Every day this year, I will be examining the artwork on a single comic book story. Today’s artist is David Mazzucchelli, and the issue is Daredevil #206, which was published by Marvel and is cover dated May 1984. Enjoy!
Mazzucchelli’s first issue of Daredevil is … well, it’s kind of weird, but I guess that’s kind of par for the course for the Denny O’Neil run on the title (before this one, I had only read one issue from the run). It features Micah Synn, and if you know anything about Micah Synn (that he and his cronies are descendants of 16th-century English explorers who got lost in the African wilderness and have only just been introduced to the modern world), you know it’s going to be a bit odd. Mazzucchelli’s art, inked by Danny Bulandi, is pretty cool, though, so let’s get to it!
Becky Blake has been mugged, so she calls Matt, naturally. Mazzucchelli does a great job with this page, as Becky (whose legs are paralyzed) crawls to the phone, with Panel 1 showing how difficult it is for her just to perform that simple task, and Matt gets a good description of the perp (the spoon around the neck is awesome). Mazzucchelli makes some really nice choices here, as Panels 7 and 8 are good contrasts – Becky is slightly in the background, with her body turned away from the reader, as she begs Matt pathetically to find the fur coat for her dying mother, while Panel 8 shows the bourgeois Matt with his sweater vest and blazing fire – Christie Scheele colors Becky’s apartment a cool blue, while Matt’s is a warm yellow, just to hammer home the contrast between the two of them. In Panel 4, Matt is drawn very well, with either Mazzucchelli or Bulandi doing nice hatching work on him to emphasize his warm clothes and the darkness of the moment without being too overbearing about it. It’s just a nice page.
Daredevil finds the spoon-wearing punk, of course, and challenges him to use his switchblade on him. So the punk does, much to his chagrin. Mazzucchelli gives DD that great “come at me, punk” smile in Panel 1, and the hatching is really nice, as it roughens up our hero’s face a bit. Mazzucchelli leads us in a backward “L” as DD dispatches the punk, which leads us to the right side of the page and the bottom row (which I didn’t show). Notice that Mazzucchelli is still a bit stiff in the figure work, especially when DD knocks the punk down – it’s not as stiff as it was yesterday, and we’ll see below that he was getting a lot better at this kind of thing, but it’s still not as fluid as it could be.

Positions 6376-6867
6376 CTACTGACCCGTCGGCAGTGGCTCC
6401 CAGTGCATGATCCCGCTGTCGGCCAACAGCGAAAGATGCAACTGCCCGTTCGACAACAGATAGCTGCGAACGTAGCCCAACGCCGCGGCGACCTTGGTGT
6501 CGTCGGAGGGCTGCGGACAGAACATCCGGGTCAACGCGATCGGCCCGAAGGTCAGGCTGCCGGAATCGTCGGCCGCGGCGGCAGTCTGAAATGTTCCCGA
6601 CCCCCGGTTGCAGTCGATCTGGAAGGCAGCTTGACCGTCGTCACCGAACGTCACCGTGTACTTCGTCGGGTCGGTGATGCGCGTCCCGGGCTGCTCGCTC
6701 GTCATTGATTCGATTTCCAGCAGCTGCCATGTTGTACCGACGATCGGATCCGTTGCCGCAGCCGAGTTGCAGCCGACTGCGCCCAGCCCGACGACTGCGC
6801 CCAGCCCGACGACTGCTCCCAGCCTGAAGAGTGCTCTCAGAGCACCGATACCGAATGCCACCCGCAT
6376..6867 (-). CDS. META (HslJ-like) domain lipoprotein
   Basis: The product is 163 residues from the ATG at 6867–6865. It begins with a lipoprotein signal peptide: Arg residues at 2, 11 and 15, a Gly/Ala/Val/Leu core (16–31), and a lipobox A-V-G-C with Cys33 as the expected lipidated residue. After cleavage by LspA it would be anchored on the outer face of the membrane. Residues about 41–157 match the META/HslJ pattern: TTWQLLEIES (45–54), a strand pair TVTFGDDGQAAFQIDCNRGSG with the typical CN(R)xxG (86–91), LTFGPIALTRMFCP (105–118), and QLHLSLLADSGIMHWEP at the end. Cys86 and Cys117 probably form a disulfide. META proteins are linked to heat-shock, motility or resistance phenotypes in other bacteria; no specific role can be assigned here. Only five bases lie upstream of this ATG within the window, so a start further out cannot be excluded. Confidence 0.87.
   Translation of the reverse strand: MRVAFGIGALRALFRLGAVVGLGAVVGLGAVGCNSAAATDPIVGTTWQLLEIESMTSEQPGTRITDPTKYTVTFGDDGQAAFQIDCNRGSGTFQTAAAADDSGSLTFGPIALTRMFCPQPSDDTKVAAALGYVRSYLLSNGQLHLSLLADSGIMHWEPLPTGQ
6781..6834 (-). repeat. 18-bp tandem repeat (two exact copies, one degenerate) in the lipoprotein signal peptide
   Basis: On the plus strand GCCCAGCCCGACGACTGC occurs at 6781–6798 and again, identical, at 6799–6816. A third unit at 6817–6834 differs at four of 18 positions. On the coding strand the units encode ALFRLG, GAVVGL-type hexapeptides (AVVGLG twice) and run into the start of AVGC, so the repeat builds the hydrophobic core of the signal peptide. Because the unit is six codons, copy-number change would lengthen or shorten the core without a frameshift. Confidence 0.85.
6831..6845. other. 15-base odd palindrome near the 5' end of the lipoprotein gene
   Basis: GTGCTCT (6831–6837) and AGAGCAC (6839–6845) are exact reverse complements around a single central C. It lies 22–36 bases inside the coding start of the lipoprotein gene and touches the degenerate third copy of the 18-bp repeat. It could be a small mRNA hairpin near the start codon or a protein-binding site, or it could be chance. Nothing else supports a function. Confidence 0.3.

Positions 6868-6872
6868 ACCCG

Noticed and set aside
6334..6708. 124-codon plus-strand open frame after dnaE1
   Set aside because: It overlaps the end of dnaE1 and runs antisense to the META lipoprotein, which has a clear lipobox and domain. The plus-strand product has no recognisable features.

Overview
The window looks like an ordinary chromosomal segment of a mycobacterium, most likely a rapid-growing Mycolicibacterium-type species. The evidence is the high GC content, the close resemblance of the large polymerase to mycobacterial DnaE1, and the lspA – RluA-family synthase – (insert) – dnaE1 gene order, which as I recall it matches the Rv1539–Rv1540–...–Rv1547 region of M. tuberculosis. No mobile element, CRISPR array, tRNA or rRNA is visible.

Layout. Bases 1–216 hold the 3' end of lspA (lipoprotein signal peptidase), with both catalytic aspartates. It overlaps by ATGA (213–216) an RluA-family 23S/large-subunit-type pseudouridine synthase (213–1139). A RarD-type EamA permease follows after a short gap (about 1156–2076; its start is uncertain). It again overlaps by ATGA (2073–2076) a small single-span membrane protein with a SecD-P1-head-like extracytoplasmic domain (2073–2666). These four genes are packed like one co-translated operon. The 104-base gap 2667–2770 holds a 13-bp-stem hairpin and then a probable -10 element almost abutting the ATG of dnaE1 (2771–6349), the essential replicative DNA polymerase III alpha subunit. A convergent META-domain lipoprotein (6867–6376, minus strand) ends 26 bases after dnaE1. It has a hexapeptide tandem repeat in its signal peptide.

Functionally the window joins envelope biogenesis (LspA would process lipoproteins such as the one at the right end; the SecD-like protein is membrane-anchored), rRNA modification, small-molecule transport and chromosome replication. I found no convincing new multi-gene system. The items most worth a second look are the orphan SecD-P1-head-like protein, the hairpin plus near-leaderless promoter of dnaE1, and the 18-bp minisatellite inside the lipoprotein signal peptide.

So Foggy’s wife, Debbie, is weirdly attracted to Micah, so she gives him that idol of his god, “Mow” (I told you it was weird). He thinks this means she wants to get it on, which she kind of does. But she wants to be wooed, damn it! So we get this weird sequence, where Micah tries to mack on her. In Panel 1, we get the interesting background, with the swirly black to highlight Micah better, and we get some nice inking on Micah himself. The “softer” blacks and the way Mazzucchelli or Bulandi use those black shapes on his tunic remind me of Kelley Jones when Malcolm Jones was inking him on Sandman. It’s a nifty effect. Micah discards the idol somewhere so he can grab Debbie with both hands, and we get the weird column on the right side of the page. O’Neil and Mazzucchelli are going for the effect where the woman initially resists until she can’t deal with the man’s animal magnetism anymore and succumbs – I get that, but I’m not sure that it works because I don’t think Mazzucchelli is up to the task yet, or perhaps he just doesn’t have enough room. Debbie looks disgusted in Panel 2, and after Micah kisses her, she turns away and Mazzucchelli draws a nice sad/scared face. In Panel 5, I think it’s supposed to be a realization that she really does want Micah to kiss her, but she still looks a bit scared. In Panel 6, she looks rather into the kissing, so I’m just assuming it’s the clichéd situation of a woman resisting until she’s swept away by the man’s super-macho charm. I rarely want more words in comics, but perhaps O’Neil needed to add something, or perhaps Mazzucchelli could have laid the page out a bit differently to add an extra panel that makes it clear she’s succumbing. The facial expressions aren’t too bad, they just don’t seem to match what the creators are going for. The inking is nice, though, as Micah’s face is dark and ominous, while Debbie’s is lighter and open. It’s a good way to show how different they are. That’s the Kingpin in the final panel, by the way.